A fundraiser who pocketed cash collected for the young son of murdered soldier Lee Rigby has been found guilty of two counts of fraud.
Jurors unanimously convicted Gary Gardner – who had spent profits on producing a music single he knew would be a “flop”.
Leicester Crown Court heard how the fraudster spent up to £5,000 donated by the public for Jack Rigby on producing a charity music single which only raised £200.
Gardner, 56, denied fraud, claiming his charity single was a flop because of “atrocious weather” at the launch event in London’s Trafalgar Square in February 2014.
But the jury found him guilty after accepting that he used trust funds to “prop up” his overdrawn bank account – a verdict which provoked no emotion from the defendant.
Lee Rigby’s widow Rebecca was in court to hear the two guilty verdicts on Thursday.
Opening the crown’s case at the start of the one-week trial, prosecutor Samuel Skinner said Gardner also used profits for travel expenses in London as he transferred funds from the charity bank account to his own personal account.
Skinner told jurors: “The defendant appears to have an enthusiasm for promoting emerging music artists and it is the showcasing of these acts that has swallowed up most of the verifiable donations.
“In any event, the defendant used some of the money for a purpose that the original donors never intended and would not have approved if they had known.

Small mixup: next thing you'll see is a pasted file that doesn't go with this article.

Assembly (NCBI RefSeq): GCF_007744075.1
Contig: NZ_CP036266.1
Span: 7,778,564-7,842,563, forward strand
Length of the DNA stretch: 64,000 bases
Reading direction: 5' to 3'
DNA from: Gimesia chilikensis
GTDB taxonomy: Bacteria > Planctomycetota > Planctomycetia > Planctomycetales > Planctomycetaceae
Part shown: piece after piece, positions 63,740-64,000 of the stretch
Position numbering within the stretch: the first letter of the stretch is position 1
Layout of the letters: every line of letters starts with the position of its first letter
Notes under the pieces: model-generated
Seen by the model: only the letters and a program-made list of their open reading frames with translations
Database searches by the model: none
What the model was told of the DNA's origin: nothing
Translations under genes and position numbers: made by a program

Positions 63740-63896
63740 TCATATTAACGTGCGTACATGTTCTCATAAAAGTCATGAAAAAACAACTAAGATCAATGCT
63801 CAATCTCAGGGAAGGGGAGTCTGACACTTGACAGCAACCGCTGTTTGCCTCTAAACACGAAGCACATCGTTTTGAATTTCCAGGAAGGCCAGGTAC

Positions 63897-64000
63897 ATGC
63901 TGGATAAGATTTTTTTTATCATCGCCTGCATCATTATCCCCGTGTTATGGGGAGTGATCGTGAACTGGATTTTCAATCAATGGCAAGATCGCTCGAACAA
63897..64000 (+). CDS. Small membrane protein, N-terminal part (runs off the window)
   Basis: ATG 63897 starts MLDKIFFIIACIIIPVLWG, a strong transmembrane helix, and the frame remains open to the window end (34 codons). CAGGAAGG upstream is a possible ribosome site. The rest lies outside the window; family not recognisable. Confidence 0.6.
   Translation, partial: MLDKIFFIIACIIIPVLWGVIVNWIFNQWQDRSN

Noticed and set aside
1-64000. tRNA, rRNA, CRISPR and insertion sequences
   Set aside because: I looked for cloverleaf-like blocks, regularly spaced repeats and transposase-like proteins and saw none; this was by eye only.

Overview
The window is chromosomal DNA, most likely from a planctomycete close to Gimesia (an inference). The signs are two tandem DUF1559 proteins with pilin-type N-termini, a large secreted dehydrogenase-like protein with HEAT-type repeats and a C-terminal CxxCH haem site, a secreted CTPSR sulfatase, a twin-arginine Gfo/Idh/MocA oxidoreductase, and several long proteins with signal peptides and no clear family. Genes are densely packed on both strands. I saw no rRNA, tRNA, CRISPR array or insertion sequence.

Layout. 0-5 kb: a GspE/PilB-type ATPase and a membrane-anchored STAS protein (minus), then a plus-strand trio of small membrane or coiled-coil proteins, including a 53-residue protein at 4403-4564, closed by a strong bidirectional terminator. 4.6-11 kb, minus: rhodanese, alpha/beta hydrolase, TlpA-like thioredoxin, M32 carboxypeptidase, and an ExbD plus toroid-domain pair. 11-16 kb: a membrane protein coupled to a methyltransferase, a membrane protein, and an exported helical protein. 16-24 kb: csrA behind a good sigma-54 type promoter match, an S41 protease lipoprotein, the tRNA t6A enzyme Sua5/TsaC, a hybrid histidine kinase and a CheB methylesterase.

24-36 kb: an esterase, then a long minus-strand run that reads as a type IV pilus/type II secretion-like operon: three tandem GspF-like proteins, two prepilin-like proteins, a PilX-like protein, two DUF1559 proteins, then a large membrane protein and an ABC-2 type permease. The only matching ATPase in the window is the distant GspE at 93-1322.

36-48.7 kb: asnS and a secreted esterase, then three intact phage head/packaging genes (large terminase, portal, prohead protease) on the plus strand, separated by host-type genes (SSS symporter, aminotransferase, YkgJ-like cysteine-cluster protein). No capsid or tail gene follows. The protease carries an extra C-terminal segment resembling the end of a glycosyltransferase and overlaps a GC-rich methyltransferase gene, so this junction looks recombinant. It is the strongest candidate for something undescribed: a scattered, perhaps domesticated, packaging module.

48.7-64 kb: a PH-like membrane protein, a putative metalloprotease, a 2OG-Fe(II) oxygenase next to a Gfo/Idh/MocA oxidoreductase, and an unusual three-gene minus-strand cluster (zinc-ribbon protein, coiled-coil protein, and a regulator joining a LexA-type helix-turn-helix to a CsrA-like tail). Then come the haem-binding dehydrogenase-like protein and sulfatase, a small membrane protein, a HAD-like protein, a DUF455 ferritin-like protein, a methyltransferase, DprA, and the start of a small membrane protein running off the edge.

“It appears that the defendant has spent all the money he received.”
The court was told the lorry driver put on truck-pull events in 2013, 2014 and 2015 in the Leicestershire villages of Medbourne and Market Harborough, and Stroud, Gloucestershire – fundraisers which were attended by thousands of people, including Fusilier Rigby’s widow and his son Jack.
In May 2013, Rigby, of the Royal Fusiliers was murdered on the streets of London and shortly after the soldier’s death, Gardner said he wanted to raise money for Jack Rigby and local Medbourne village causes.
Giving evidence in the trial, Rebecca Rigby said: “There were talks of climbing Kilimanjaro, there were a number of things he wanted to do to raise funds for Jack.
“He spoke about large money – thousands – and it was as if it would set Jack up for life.”
Rigby was asked: “Have you ever received any money from this defendant?” to which she replied: “Jack and myself have never received a penny from him.”
Gardner had denied three counts of fraud but was found not guilty of one count, which alleged he failed to keep a record of the amounts raised from fundraisers.
After verdicts were reached, Steven Kennell from the Crown Prosecution Service (CPS) said: “Gary Gardner’s beneficiary, the trust set up for Fusilier Rigby’s son, never received a penny from him.
“The CPS has presented clear-cut evidence to the court that Gardner did not pass any of the money he raised to the trust fund, and only made the local donations he did make when confronted about his activities.
“Whatever his intentions in starting his fundraising, the jury has agreed his activities constituted fraud, in failing to transfer the funds to the beneficiary and spending funds on the charity single.”
Kennell added: “It was the prosecution’s case that he has behaved dishonestly throughout, even inviting the Rigby family to attend his events and posing publicly with a presentation cheque to imply he had donated the money.”
Recorder Helen Malcolm QC granted Gardner conditional bail until sentencing at the same court on Friday.